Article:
Curious teens with a bent for history should be captivated by the heroes and beauties (of both sexes) presented in a format that's mostly informative and often amusing. After a glamorous photo, each appealing character gets three pages of biography, pertinent quotations, and a sidebar or two with extra delicious details. Readers can have fun comparing the attractions of each on Murphy's "heat factor" scale from 1 to 5. Beginning with Cleopatra from the ancient world, Murphy introduces many figures that teens may come across in their reading, but have no idea why they were notable—or notorious. The seductive Egyptian ruler is followed by later celebrities like Marie Antoinette, Lord Byron, and even Benjamin Franklin. Nineteenth-century figures include mathematician Ada Lovelace, abolitionist Frederick Douglass, the infamous John Wilkes Booth (he was a matinee idol), and beautiful Nellie Bly, "the best reporter in America." Moving on to the twentieth century, Murphy introduces a wide range of fascinating achievers from scientists like handsome Nikola Tesla to sexy artists Pablo Picasso and Frida Kahlo. Interestingly, some of the hottest (getting a five on Murphy's scale) are T.E. Lawrence (often portrayed as sexually detached), feminist Gloria Steinem, Roberto Clemente (classy, but no scandals), and passionate fighter for workers' rights, Cesar Chavez. The list ends with the gorgeous but controversial Pakistani politician Benazir Bhutto, assassinated in 2007. Despite some omissions and bloopers (General Grant, for example, was not in the theater when Lincoln was shot), teen readers will get acquainted with the fabulous fifty and may be inspired to investigate further. After all, who could resist Coco Chanel, Josephine Baker, or Bruce Lee? A bibliography of revealing books is included. Reviewer: Barbara L. Talcroft
Voya Reviews, April 2014 (Vol. 36, No. 1) - Lisa Hazlett
Challenging the stereotype of history being dull, these authors profile fifty notables considered sexy by their contemporaries in this entertaining compilation. The same four-page format is followed throughout, beginning with the individual’s full-page drawing or photograph, a paragraph introduction and a longer life summary, information about his/her sex life (i.e., relationship/marital history), contemporary importance, best feature, and heat factor. Pages are colorful and filled with graphics containing quotes and other facts, such as the CIA employed Gloria Steinem or that Teddy Roosevelt’s wife and mother died on the same day. A wide variety of people are profiled, ranging from familiar personages like Cleopatra, Benjamin Franklin, and Jane Goodall to the perhaps lesser-known Maya Deren, Benazir Bhutto, and Mustafa Atatürk. The infamous, such as John Wilkes Booth, Huey Newton, and Fidel Castro, are also included. The information is often fascinating, with much probably unfamiliar to readers, whether teens or adults. As most profiled are not generally considered sex symbols, it is interesting to see them in this light, but focusing on romantic attractiveness to make historical figures more appealing doubtless limits this to a female audience. Moreover, the “Style of Seduction” (“Droppin’ knowledge” for Ben Franklin; Fidel Castro’s “Takin’ charge”) and “Heat Factor” (“Pretty good-looking for a cold-blooded killer” for Bugsy Siegel) sections veer toward cheesy, teen-magazine territory, although readers may disagree. Students generally read selections from nonfiction rather than the entire work, but this book is so absorbing, it should entice its audience to linger. Reviewer: Lisa Hazlett; Ages 11 to 18.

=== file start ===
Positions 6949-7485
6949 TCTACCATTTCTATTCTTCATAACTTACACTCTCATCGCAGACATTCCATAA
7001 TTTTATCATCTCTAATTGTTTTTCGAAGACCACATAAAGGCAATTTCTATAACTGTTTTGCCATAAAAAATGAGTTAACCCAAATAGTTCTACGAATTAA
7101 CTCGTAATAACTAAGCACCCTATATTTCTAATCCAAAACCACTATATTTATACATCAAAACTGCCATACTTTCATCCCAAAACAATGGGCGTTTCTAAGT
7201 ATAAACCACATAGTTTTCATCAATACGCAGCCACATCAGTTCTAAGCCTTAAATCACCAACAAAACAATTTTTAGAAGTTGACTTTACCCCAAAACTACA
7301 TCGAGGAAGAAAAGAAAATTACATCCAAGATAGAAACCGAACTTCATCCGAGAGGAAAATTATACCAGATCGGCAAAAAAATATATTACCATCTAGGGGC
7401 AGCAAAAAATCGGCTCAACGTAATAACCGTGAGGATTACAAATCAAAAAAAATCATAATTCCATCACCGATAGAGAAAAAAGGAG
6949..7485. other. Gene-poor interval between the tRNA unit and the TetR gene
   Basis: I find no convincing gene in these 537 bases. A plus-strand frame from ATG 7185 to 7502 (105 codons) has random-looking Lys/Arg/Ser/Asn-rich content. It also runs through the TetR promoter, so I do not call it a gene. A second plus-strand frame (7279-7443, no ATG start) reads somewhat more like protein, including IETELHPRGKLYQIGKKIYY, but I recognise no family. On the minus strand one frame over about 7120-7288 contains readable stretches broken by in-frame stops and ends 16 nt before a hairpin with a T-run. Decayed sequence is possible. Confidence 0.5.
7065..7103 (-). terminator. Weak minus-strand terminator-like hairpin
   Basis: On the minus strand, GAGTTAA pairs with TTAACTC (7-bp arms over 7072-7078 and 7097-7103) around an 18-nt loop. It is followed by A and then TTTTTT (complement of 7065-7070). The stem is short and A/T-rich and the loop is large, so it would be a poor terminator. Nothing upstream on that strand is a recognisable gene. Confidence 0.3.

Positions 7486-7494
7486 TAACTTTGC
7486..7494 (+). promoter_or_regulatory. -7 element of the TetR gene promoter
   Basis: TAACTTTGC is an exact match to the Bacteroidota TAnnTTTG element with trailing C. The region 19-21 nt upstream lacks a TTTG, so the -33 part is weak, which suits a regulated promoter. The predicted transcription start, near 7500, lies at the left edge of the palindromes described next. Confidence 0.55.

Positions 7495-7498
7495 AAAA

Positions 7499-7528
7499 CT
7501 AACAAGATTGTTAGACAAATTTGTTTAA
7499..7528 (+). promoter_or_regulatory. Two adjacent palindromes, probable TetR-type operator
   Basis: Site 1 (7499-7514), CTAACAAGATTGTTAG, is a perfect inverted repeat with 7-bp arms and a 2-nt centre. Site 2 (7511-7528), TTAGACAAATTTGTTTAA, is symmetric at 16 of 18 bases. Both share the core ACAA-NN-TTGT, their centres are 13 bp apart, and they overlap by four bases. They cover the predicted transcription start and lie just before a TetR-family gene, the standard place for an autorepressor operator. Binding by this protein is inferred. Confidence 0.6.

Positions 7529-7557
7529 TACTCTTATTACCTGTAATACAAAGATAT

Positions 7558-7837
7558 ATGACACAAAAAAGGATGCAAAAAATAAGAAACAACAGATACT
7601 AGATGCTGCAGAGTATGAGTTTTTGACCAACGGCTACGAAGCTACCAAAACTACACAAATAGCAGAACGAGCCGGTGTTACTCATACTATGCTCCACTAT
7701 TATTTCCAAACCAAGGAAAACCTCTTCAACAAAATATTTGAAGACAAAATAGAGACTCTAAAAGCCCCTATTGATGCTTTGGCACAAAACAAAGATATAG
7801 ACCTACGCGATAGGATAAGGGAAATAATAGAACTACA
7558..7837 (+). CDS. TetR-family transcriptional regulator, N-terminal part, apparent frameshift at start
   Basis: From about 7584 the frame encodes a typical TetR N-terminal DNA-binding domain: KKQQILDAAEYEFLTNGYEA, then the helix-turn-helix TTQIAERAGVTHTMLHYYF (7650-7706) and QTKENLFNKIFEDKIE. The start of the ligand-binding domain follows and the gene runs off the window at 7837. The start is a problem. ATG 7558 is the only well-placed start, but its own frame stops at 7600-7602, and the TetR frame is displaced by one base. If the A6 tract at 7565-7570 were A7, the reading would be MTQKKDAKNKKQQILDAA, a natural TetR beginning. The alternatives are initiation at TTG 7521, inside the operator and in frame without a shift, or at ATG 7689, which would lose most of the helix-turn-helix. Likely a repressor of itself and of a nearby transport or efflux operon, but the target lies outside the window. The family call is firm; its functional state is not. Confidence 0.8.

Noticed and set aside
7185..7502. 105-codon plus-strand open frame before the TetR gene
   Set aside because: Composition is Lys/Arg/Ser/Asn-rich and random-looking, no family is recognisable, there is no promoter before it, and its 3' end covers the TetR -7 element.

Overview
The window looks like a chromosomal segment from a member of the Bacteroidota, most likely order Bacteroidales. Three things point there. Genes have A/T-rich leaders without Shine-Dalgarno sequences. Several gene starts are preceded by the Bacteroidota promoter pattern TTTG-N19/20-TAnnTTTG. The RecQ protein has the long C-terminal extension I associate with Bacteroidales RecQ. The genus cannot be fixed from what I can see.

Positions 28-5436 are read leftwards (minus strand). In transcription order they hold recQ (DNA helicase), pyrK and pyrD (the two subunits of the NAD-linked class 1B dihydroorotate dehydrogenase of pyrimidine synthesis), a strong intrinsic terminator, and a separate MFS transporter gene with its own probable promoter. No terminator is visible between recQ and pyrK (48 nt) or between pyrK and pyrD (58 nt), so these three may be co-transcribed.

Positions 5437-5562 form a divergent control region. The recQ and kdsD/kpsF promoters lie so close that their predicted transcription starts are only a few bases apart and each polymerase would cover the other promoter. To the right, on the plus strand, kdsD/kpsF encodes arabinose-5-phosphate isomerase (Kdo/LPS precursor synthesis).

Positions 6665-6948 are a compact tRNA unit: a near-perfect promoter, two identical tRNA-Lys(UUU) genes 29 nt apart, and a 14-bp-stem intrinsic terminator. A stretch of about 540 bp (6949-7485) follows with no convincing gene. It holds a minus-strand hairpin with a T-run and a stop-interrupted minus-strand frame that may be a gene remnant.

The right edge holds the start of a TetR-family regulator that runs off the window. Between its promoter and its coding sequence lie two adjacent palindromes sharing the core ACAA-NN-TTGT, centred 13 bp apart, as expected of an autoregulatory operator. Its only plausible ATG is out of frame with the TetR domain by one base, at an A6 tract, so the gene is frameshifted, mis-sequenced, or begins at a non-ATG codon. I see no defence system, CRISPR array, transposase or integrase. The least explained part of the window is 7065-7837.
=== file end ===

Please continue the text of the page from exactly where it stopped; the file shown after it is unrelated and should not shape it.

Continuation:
Voya Reviews, April 2014 (Vol. 36, No. 1) - Twila A. Sweeney
This book’s format—full of graphics, pictures, and quotes—creates a fun and interesting read, and its serious information would be helpful for a school report. However, describing dates with the notables and hotness factors seems silly and unrealistic—who thinks about dating Ben Franklin? The infamous profiles are the most interesting, and including more of those might have made this more attractive to males, but overall its romantic focus and girly cover scream female. Reviewer: Twila A. Sweeney, Teen Reviewer; Ages 11 to 18.
Kirkus Reviews
A hit-or-miss selection of notable personalities who made a dent in history. That "the 50 people in this book made other people swoon" is debatable, even accounting for taste, but since the authors consider the nature of "hotness varied, from physical to intellectual to emotional," much yardage is added to the meaning of "heartthrob." On the upside of the book are the pithy character sketches, which get to the nub of their historical impact while keeping the language light. It can drift into campy or corny, but that probably comes with the territory. Each entry ends with short paragraphs marking why this person mattered, his or her best feature, his or her ranking on the "heat factor" (an index of their pros and cons), and the story of his or her sex life. This last, except in the most notorious cases--Lord Byron, George Sand--is either rumor or farce: Harriet Beecher Stowe? W.E.B. DuBois? The overarching issue is "heartthrob"--a hook that doesn't deliver. The emphasis here is on sex appeal--why else make special note of their sex lives?--not just passion, and it is difficult to count Leni Riefenstahl, Bugsy Siegel and Benazir Bhutto in that number (though Eddie Chapman and Maya Deren are gusts of fresh air). "Historical Game Changers" doesn't have the teasing selling power of "Heartthrobs," but it may nail John Wilkes Booth more squarely. (Nonfiction. 12 & up)

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Age Range:
14 - 17 Years